1) What does your lawn say about you? (Subtitled: a plea for sustainability in lawn management). Abbie’s column.
2) Plants that Delight – a reprint of an article featuring my seven favourite plants in the latest Weekend Gardener – although a cynic might suggest that this is in part the seven plants for which I had good photos. When Mark is asked what is his favourite plant/magnolia/michelia/camellia/rhododendron, he is inclined to reply: “Whichever is in flower this week.”
3) Tikorangi Diary No. 2. What we have been doing in the garden last week, including praise for our big walnut, Freshford Gem, and a lament for what has happened to the garden pages in our local paper. My ruggedly independent advice for garden tasks for the week has been replaced by garden tasks as recommended by a local garden centre: you need three different fertilisers when planting your roses. I have not heard of chitting garlic prior to planting before and you are meant to get out and spray all your deciduous plants with copper now to hasten leaf drop. We blenched at the prospect in a garden our size. Besides, I rather thought deciduous plants dropped their leaves when they were ready to. My beloved Plant Collector has been replaced by a shopping reporter. My columns and Outdoor Classroom have been replaced by low grade stories about people who have gardens of some description but no particular skills and no interesting insights. Sigh. Serves me right for having an argument with the deputy editor.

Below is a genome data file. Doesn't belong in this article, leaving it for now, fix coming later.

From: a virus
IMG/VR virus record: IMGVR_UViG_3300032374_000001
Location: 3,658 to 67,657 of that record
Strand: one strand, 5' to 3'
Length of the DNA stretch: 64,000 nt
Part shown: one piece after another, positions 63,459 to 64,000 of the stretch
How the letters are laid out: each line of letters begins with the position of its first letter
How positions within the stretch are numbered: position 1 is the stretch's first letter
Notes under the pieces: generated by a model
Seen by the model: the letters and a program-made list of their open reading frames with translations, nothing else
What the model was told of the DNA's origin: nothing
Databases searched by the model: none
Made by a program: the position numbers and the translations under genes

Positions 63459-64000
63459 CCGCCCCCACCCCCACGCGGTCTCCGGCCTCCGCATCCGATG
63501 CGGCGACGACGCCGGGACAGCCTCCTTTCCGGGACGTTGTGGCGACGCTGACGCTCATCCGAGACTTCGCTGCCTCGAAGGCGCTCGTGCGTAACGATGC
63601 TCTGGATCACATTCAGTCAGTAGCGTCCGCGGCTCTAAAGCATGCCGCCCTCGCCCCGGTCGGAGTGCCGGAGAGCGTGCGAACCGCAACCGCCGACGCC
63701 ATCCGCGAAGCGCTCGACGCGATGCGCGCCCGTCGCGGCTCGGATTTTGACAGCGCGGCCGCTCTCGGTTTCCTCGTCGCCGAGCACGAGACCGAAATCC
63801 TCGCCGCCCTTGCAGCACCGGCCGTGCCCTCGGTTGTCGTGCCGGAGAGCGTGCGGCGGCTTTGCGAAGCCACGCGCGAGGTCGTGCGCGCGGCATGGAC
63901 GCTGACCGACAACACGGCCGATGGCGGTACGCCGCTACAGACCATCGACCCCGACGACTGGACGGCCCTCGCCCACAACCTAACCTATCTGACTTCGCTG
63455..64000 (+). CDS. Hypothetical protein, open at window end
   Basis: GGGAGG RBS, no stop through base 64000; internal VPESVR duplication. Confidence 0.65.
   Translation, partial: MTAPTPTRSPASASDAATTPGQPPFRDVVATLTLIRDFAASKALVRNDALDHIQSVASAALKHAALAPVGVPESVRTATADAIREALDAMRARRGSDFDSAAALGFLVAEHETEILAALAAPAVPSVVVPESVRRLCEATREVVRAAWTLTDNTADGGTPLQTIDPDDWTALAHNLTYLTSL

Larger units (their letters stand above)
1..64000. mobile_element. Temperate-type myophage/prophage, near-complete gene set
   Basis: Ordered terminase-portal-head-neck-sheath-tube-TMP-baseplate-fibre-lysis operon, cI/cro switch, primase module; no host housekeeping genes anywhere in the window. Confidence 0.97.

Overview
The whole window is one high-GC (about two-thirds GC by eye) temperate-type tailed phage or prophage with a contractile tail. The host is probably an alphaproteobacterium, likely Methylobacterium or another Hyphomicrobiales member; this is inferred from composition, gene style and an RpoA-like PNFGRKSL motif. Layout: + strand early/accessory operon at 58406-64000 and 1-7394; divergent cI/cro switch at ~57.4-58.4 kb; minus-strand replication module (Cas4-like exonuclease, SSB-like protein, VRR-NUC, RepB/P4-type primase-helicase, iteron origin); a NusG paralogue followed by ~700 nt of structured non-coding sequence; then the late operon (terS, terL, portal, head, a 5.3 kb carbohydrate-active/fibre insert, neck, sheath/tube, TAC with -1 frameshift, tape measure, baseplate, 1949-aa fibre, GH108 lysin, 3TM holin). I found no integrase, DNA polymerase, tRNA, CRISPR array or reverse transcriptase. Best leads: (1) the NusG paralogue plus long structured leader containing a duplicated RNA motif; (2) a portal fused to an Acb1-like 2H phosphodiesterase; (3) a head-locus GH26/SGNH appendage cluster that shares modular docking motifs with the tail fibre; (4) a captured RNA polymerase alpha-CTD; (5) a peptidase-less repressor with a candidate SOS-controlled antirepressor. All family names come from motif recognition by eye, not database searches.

Tikorangi Notes: Sunday 5 June, 2011
How lovely is the luculia? Well relatively lovely if it is the garish little, candy pink Luculia gratissima Early Dawn and particularly lovely if it is the wonderful Luculia pinceana Early Dawn or Fragrant Pearl. These somewhat tender Asian shrubs are a feature of our early winter garden.
Alas Mark found the first instance of camellia petal blight today – in a japonica. It seems to appear earlier every year. We have never seen it in sasanquas and I was a little surprised this week to hear of claims that in warmer climates, sasanqua camellias are susceptible. We would really like to hear confirmation from anybody who has actually seen it in sasanquas (as opposed to having heard reports of it). We had thought that these Japanese camellias were resistant. Blight has certainly never shown in ours and we are reasonably eagle-eyed on the matter.